Casual observation shows that that the financial systems in the southern and eastern Mediterranean are unable (or unwilling) to divert the financial resources that are available to them as funding opportunities to private enterprises. Using a sample of northern and southern Mediterranean countries for the years 1985 to 2009, this study empirically assesses the reasons underlying such conditions. The results show that strong legal institutions, good democratic governance and adequate implementation of financial reforms can have a substantial positive impact on financial development only when they are present collectively. Moreover, inflation appears to undermine banking development, but less so when the capital account is open. Government debt growth appears to weaken credit growth, which confirms that public debt ‘crowds out’ private debt. Lastly, capital inflows appear to primarily have an income effect, increasing income and thereby national savings, and thus increasing the availability of credit.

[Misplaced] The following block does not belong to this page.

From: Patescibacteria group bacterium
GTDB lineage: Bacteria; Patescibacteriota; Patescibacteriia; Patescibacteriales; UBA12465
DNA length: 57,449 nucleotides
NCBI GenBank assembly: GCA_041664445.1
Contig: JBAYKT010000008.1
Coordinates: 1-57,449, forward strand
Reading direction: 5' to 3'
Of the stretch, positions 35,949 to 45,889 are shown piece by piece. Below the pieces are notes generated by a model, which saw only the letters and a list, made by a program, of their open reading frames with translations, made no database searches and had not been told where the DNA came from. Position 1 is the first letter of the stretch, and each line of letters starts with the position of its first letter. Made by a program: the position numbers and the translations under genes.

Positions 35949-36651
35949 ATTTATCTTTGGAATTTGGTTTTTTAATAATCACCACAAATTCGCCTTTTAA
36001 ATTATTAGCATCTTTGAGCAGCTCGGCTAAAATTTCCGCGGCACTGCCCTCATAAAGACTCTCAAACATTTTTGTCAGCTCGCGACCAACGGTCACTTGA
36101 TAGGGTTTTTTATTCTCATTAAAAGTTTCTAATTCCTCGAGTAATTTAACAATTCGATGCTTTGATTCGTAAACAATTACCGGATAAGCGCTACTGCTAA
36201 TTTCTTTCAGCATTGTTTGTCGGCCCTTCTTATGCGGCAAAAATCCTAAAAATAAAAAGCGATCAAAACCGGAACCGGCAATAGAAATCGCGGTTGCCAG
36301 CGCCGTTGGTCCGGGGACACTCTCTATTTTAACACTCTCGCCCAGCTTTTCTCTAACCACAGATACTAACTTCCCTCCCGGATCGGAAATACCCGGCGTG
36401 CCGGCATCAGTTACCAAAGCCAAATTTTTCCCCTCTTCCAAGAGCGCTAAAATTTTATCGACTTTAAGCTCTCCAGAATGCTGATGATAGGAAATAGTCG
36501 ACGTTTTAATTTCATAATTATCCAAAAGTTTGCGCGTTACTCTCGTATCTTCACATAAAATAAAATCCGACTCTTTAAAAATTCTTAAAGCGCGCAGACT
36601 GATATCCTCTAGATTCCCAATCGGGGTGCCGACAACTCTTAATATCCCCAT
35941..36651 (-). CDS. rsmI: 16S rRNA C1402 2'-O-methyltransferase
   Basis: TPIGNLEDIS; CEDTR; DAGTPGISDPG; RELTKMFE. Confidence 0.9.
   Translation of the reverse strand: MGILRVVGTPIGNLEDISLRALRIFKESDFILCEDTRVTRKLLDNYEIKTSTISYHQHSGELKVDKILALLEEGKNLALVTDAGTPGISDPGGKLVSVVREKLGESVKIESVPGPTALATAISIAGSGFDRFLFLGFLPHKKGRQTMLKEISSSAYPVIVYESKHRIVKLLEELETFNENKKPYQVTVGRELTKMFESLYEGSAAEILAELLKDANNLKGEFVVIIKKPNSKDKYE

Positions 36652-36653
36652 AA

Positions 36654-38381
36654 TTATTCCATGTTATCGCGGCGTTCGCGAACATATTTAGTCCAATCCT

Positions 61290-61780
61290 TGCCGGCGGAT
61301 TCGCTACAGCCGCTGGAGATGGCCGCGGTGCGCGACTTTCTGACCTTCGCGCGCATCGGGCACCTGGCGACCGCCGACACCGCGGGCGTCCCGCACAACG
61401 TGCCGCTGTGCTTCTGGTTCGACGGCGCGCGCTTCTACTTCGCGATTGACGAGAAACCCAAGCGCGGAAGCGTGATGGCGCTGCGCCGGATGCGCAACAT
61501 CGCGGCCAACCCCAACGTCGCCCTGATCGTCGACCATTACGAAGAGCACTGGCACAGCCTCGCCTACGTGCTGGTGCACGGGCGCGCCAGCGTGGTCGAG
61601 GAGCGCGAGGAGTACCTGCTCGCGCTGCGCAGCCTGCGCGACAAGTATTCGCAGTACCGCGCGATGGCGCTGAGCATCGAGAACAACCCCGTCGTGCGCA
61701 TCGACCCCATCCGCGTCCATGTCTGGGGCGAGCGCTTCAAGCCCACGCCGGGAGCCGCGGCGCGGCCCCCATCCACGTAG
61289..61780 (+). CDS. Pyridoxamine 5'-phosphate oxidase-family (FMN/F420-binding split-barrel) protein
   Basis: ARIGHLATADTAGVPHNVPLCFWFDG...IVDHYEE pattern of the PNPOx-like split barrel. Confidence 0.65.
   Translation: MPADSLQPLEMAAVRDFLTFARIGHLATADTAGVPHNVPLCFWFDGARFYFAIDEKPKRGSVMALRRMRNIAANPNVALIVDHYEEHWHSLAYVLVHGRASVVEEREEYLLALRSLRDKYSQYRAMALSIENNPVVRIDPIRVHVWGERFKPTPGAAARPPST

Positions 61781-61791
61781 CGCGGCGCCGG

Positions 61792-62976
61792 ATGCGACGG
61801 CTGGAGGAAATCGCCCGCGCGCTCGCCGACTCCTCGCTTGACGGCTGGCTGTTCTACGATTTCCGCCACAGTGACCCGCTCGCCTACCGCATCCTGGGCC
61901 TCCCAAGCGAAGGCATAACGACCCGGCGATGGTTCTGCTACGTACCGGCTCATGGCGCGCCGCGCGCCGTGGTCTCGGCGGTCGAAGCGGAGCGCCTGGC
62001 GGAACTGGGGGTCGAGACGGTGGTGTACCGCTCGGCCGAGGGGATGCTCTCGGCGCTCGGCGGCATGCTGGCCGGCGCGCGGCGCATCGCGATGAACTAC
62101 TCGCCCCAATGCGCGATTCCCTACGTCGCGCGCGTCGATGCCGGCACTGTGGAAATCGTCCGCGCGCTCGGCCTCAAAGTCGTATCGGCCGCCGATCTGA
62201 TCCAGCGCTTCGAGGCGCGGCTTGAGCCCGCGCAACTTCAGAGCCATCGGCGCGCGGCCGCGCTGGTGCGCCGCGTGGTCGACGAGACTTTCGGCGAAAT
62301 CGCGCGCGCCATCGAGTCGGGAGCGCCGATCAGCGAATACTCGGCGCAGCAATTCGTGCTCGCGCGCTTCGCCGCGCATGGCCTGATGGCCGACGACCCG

Rym Ayadi is Senior Research Fellow at the Centre for European Policy Studies (CEPS) in Brussels and Coordinator of the MEDPRO project, Emrah Arbak was Researcher at CEPS, Sami Ben Naceur is Associate Professor at the University of Tunis and Willem Pieter De Groen is a Researcher at CEPS.